One Of Canada's Brand New Loonies Is Getting Blasted On Twitter Right Now
There is controversy surrounding the new coin.
Canada's new loonie went into circulation today. The Royal Canadian Mint unveiled the brand new coin to the public today during an official ceremony in Toronto. According to them, it's actually the first ever circulation coin that recognizes and commemorates LGBTQ2 rights in the whole world. However, not everyone's happy about it – Canadians have taken to social media to talk about the new coin, and tweets about Canada's $1 LGBTQ loonie are blasting the new coin.
The coin was approved by Prime Minister Justin Trudeau last year in December. It comes after new legislation from the federal government that became effective last summer and was part of the prime minister's public apology to the LGBTQ2 community in Canada for the discrimination they previously faced from officials and authorities, according to CBC News.
"On April 23rd, 2019 commemorate 50 years since Canada took the first step towards decriminalizing homosexuality," says The Royal Canadian Mint on their website. "Look for the Equality Dollar in your change."
On top of the coin, the federal government has also committed $145 million dollars to compensate members of the LGBTQ community that were discriminated by previous governments, according to The Globe and Mail.
Besides what steps have been taken, several people are arguing that much more progress still needs to be made. There is controversy surrounding the coin, with some saying that.
While some people welcome the coin as a symbol of progress, others are also saying that the new loonie may make it seem like LGBTQ2 equality has been achieved in Canada but much more work actually needs to be done. Experts and historians are concerned by the new loonie as well for these reasons as well, according to The Huffington Post.
See what Twitter has had to say in response to the new loonie.
While the new #loonie is an important gesture, there's so much more our federal government can do to promote equality for the #LGBTQ+ community. They should #EndTheBloodBan like they promised if they're serious about #equality. #canqueer #cdnpoli https://t.co/oyEkN7Qf0v— Terence Kernaghan NDP (@kernaghant) April 23, 2019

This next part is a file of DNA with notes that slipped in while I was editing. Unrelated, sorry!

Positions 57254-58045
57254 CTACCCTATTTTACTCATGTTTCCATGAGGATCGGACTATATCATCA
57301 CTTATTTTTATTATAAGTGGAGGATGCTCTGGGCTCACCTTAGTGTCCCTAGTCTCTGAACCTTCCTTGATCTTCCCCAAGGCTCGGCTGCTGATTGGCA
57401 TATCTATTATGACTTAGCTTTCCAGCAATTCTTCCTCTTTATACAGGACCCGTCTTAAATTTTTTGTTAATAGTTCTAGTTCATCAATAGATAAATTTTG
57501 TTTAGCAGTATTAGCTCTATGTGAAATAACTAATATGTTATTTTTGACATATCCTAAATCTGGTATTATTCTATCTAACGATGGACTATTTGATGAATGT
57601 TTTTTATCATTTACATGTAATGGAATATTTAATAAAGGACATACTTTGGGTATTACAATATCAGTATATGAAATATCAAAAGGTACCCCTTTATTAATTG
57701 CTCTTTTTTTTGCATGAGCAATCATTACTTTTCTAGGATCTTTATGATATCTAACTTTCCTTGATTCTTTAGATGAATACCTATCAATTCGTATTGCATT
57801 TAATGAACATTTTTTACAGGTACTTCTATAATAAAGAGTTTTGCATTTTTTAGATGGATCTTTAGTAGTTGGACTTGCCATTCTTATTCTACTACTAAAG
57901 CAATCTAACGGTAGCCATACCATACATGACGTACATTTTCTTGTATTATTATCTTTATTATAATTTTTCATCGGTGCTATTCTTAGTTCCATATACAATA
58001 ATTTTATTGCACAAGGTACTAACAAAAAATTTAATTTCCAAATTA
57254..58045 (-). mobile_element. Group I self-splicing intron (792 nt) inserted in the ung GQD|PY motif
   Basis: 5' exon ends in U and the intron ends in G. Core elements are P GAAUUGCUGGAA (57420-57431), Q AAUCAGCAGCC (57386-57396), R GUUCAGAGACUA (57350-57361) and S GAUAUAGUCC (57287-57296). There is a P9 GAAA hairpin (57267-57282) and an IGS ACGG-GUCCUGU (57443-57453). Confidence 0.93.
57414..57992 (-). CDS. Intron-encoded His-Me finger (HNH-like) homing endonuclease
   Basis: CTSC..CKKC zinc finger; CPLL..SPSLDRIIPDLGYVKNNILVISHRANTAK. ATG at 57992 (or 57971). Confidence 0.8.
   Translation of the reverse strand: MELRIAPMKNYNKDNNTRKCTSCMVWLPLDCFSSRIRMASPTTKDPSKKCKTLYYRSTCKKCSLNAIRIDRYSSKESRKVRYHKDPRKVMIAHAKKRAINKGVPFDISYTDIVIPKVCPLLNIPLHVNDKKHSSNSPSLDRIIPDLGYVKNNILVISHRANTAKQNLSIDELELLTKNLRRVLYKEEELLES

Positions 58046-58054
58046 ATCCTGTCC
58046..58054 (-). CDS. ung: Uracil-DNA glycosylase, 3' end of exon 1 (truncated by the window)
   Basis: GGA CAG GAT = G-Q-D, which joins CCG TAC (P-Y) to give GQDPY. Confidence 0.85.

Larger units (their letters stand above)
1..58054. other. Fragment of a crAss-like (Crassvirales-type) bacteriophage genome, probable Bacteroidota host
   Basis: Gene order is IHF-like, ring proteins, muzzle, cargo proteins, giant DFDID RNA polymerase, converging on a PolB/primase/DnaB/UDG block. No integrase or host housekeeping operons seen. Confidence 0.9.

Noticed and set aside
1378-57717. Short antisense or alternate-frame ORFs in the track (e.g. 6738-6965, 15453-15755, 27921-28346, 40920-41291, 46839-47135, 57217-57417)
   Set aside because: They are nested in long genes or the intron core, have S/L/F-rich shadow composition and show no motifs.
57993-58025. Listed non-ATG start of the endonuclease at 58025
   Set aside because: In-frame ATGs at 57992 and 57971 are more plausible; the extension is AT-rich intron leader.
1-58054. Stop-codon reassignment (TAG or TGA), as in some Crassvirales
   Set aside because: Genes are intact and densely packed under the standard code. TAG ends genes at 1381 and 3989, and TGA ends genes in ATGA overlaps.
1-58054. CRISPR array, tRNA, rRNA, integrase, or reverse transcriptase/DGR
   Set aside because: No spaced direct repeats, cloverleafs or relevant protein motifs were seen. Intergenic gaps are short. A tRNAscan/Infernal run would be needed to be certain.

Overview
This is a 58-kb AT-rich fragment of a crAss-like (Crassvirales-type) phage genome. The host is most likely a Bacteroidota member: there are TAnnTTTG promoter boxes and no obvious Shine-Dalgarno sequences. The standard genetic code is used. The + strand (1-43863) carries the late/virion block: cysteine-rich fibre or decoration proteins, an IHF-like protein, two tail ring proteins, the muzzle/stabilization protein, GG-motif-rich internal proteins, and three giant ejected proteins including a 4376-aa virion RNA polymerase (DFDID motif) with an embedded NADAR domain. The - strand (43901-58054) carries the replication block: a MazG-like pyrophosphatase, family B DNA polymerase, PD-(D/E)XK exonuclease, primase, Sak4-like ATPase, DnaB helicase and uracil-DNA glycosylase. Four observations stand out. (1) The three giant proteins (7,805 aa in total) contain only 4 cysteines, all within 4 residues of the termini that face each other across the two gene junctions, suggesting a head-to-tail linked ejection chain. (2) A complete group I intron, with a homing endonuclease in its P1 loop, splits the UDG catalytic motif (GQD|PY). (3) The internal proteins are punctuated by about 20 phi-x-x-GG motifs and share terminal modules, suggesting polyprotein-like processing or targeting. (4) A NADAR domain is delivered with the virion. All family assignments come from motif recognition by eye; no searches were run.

"Historians and advocates are raising concerns about the message behind the new loonie, saying it mistakenly suggests equality has been achieved and largely as a result of the federal government's actions." #cdnpoli https://t.co/BSwbUZzo1g— Rachel Aiello (@rachaiello) April 23, 2019
Gay Canadians are still not able to donate blood, but I'll take your gay coins in the meantime. https://t.co/zvAx3yzA9v— Mike Morrison 🏳️🌈 (@mikesbloggity) April 23, 2019
The Criminal Code reforms only decriminalized private sexual acts between two consenting men over the age of 21. “Everything else remained criminalized,” Gary Kinsman.— Rick Barnes (@queerthoughts) April 18, 2019
No one likes Canada’s gay loonie https://t.co/XG6QY4HFl3
Conflicted about the gay loonie cause like. Gay loonie but also gay men still can’t donate blood so.— Minty @ HuaLian take me by the hand to the land (@mintiestars) April 23, 2019
Here are some of my thoughts on the gay loonie celebrating 1969, being released tomorrow:— Tom Hooper (@thomashooper) April 22, 2019
"members from all political parties agreed on one thing: the reform accomplished nothing."#cdnpoli #cdnhist #Anti69 @Anti69ers https://t.co/EBRyNSMyJI
I knew that the new gay loonie was going to misrepresent queer history and the impact of the 1969 Criminal Code changes.— 🎍🐗🐷 Andrew Woodrow-Butcher 🐗🐷🎍 (@dixitque) April 23, 2019
I didn't know that it was also going to have such an unfortunate design. :-/https://t.co/yPUdKcNkcW
The #gayloonie is a pretty gross Liberal self-congratulation. The "equality" you're celebrating didn't exist in 69, doesn't exist today.— Devyn on Earth (@DevynonEarth) April 16, 2019
Trudeau knows exactly where he can shove his gay loonies. #canqueer pic.twitter.com/9TutQKNGLR
The new loonie will now be circulated across Canada, effective today on Tuesday, April 23. You can find out more about the coin on the Royal Canadian Mint's website.